Line Editing

Line editing isn’t as well known as other types of editing. Here I’ll discuss what’s involved with line editing and estimates on how much it costs to have a line edit performed.

What Is Line Editing?

Line editing is a review of the rhythm and flow of a manuscript. In other words, it’s focusing on how the words sound together. Sometimes the editor will even read out loud when working on a difficult area to help hear the words.

The editor makes suggestions to perfect clarity and style, while helping the author’s voice emerge. The editor does not change the author’s voice; rather, she augments it and helps it come out clearer by recognizing clutter or repetitious sentence structure and suggesting how to improve those.


What is included in a line edit probably varies from editor to editor, but here is a general idea of what to expect.

The editor will review the rhythm, flow, and clarity of the sentences and how they work together with the paragraph and with the scene or chapter. Often, the editor will suggest changes sentence by sentence, go back and read the paragraph and suggest more changes, go back and read the scene or chapter, and suggest even more tweaks. This helps to ensure continuity of style.

Continuity of style means consistent author voice. As I mentioned before, a line editor helps strengthen the author’s voice, and that comes out through the line edit.

A line editor will also help ensure your writing is clear—that you’re getting your message and story across without unnecessary distractions.

Lastly, a line editor will also review for whether some dialogue should be briefly summarized in narrative or if some narrative should be broadened into dialogue. This helps to bring emphasis to the key parts and de-emphasize parts that aren’t critical. For example, instead of showing two characters meeting through dialogue, you could simply state that they met. Or, instead of stating that your character’s childhood home burned down, perhaps that should become a scene with some dialogue and action if it’s a key part of the plot.


The deliverables of a line edit will vary by editor, but in general, you can expect suggestions made directly on your manuscript, usually with Word’s Track Changes enabled. (If you’d like to learn how to use Track Changes, check here for editor usage or here for author usage.)

In addition to the in-line edits, you should see many comments helping to explain why changes were made. There won’t be a comment for every single change, but the editor should explain why a change is made the first time and maybe a time or two after that or for reinforcement later on in the manuscript. If a comment was made for every single change, not only would it be extremely time-consuming for the editor (and therefore cost more), but it would be overwhelming to the author. We editors try to limit the number of comments to 5-6 per page to avoid overwhelm.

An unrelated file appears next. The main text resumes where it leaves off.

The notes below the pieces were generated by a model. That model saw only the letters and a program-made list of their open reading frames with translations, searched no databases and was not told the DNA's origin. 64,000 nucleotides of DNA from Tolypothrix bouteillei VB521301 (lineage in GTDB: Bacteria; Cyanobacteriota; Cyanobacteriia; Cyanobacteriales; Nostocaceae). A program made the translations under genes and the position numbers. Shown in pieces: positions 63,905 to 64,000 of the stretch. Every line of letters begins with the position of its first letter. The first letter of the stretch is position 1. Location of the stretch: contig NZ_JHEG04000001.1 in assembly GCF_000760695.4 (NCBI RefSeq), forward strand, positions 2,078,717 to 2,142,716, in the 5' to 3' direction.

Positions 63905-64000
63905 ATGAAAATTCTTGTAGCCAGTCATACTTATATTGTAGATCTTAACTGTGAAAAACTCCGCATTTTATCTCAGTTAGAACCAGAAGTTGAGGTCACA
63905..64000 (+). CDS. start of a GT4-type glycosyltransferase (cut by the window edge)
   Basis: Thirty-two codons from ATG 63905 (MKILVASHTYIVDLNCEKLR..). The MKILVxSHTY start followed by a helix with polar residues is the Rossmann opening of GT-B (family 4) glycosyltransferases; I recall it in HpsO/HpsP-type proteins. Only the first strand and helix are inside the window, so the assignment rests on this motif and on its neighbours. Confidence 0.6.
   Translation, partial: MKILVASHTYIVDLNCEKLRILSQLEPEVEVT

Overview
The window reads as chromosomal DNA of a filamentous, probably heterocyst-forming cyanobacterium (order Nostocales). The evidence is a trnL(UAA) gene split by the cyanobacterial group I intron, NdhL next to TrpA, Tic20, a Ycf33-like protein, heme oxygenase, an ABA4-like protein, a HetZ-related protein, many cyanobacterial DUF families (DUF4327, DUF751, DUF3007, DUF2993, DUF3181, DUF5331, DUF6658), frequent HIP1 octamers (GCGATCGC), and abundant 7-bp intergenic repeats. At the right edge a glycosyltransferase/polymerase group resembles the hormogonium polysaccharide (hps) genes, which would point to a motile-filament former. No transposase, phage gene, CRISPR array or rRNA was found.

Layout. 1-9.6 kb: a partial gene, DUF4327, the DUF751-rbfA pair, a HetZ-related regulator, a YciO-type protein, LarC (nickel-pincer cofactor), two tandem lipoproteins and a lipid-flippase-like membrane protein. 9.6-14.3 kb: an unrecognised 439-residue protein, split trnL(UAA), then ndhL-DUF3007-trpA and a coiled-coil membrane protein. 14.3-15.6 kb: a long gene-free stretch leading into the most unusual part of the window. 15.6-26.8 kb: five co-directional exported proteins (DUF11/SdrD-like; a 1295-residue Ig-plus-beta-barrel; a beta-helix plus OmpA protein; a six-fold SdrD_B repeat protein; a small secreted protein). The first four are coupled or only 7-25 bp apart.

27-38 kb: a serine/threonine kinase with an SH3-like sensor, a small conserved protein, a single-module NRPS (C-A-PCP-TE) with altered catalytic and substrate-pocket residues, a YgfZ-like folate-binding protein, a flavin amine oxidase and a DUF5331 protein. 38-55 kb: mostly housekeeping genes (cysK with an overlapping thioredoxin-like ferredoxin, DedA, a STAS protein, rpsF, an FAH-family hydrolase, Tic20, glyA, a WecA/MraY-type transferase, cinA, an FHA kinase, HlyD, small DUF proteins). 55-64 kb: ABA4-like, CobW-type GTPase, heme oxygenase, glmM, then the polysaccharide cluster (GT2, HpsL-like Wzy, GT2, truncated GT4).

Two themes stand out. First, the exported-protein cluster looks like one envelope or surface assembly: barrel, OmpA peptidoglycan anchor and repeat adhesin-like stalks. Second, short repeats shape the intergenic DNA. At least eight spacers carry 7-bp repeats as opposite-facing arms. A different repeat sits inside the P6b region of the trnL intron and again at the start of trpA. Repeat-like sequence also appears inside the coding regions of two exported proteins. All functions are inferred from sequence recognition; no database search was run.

Finally, your line editor may provide a letter that outlines the repeat changes or big changes that she’s suggesting. This letter is meant to be read before you dig into the manuscript to give you an idea of what’s coming. It’s meant to put you into the right mindset.

Timing of Line Editing

You should have a line edit done after you have your big picture elements finalized, either through developmental edit and rewrites, beta readers and rewrites, or self-editing and rewrites. In other words, a line editor is not going to try to fix issues with plot or character development; her focus is at a lower level.

Line editing should come before copyediting, usually. A line editor isn’t going to necessarily function on correct punctuation or spelling; she’s focusing on the rhythm and flow of the sentence and assumes you’re going to have a copyeditor look at the finer details.

I said line editing usually comes before copyediting. This is because sometimes some cleanup of the manuscript is needed before an effective line edit can be done. If copyediting-level errors are too disruptive, then the line editor may request that some pre-line edit cleanup be done first. This is common with first-time writers who haven’t absorbed the rules yet or with English-as-a-Second-Language manuscripts where translations may be a bit messy.

Cost and Pace

Line editing is the most expensive type of editing because it requires the most time and emotional energy from the editor. As I mentioned before, the editor will go over and over your manuscript, making sure the rhythm is good and that all of the pieces play together nicely. That takes quite a bit of time.

Further, for each sentence, the editor may consider 4-5 different potential versions before deciding on what to recommend, and may yet go back and choose a different potential version after re-reading it in the context of the paragraph or scene. That takes a lot of emotional energy.

The Editorial Freelancers Association shows the midpoint of line editing to be between $0.040 and $0.045 per word and a pace of 4-6 pages per hour. When considering pace, keep in mind that because of the emotional energy involved, the editor probably won’t be able to work 8-10 hours a day on your project. Therefore, plan to find an editor for your project well in advance.

Interested in a line edit? Contact me and tell me a bit about your project!


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